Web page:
Theory and Decision

, Volume 80, Issue 3, pp 389–409

The impact of ambiguity and prudence on prevention decisions


DOI: 10.1007/s11238-015-9512-1

Cite this article as:
Berger, L. Theory Decis (2016) 80: 389. doi:10.1007/s11238-015-9512-1


Most decisions concerning (self-)insurance and self-protection have to be taken in situations in which (a) the effort exerted precedes the moment uncertainty realizes, and (b) the probabilities of future states of the world are not perfectly known. By integrating these two characteristics in a simple theoretical framework, this paper derives plausible conditions under which ambiguity aversion raises the demand for (self-)insurance and self-protection. In particular, it is shown that in most usual situations where the level of ambiguity does not increase with the level of effort, a simple condition of ambiguity prudence known as decreasing absolute ambiguity aversion (DAAA) is sufficient to give a clear and positive answer to the question: Does ambiguity aversion raise the optimal level of effort?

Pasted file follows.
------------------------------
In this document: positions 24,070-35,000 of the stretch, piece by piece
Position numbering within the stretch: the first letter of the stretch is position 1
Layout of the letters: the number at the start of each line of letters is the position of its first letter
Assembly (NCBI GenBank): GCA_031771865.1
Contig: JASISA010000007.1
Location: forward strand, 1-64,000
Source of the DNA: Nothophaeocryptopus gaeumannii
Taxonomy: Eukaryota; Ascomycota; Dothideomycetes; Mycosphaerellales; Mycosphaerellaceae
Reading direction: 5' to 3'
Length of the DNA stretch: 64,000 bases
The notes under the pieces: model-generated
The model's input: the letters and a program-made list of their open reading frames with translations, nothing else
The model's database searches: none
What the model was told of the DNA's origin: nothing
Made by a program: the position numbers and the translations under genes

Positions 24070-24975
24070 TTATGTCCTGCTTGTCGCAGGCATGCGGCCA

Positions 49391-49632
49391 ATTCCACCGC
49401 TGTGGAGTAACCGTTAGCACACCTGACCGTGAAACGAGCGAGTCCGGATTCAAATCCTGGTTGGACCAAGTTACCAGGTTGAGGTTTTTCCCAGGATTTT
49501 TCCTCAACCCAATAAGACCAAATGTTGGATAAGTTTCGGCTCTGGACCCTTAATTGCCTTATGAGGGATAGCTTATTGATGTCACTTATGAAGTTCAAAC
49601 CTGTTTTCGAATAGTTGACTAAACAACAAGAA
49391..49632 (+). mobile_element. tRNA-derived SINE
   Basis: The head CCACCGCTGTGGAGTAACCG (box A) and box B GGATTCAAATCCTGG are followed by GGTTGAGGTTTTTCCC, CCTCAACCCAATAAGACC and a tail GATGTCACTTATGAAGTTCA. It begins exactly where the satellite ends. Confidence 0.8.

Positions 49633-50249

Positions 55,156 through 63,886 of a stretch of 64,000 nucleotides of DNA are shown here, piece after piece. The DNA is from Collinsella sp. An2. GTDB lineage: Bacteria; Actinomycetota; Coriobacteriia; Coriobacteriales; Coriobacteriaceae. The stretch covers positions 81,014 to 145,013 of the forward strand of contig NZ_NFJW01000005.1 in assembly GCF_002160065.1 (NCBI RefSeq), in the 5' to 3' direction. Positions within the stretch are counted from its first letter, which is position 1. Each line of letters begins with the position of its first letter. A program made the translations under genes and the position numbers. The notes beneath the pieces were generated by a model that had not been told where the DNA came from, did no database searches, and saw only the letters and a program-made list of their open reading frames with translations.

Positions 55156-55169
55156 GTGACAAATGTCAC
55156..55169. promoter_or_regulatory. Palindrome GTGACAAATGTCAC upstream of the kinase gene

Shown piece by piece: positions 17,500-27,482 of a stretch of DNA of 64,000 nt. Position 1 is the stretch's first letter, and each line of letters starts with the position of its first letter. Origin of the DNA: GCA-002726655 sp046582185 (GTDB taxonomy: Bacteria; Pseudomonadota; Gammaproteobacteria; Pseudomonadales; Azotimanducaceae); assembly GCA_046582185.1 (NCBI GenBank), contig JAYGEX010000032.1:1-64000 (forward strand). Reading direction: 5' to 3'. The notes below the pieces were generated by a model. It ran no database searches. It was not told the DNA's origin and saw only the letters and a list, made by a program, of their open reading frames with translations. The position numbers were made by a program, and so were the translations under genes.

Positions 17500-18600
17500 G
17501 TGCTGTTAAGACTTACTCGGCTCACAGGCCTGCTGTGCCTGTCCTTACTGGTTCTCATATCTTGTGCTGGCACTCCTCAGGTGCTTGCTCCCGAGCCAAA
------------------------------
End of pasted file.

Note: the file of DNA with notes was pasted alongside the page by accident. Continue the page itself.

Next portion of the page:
Non-expected utility Self-protection Self-insurance Ambiguity Prudence 

JEL Classification

D61 D81 D91 G11 

Funding information

Funder NameGrant NumberFunding Note
Seventh Framework Programme
  • 308329

    Copyright information

    © Springer Science+Business Media New York 2015

    Authors and Affiliations

    1. 1.Fondazione Eni Enrico Mattei (FEEM)MilanItaly

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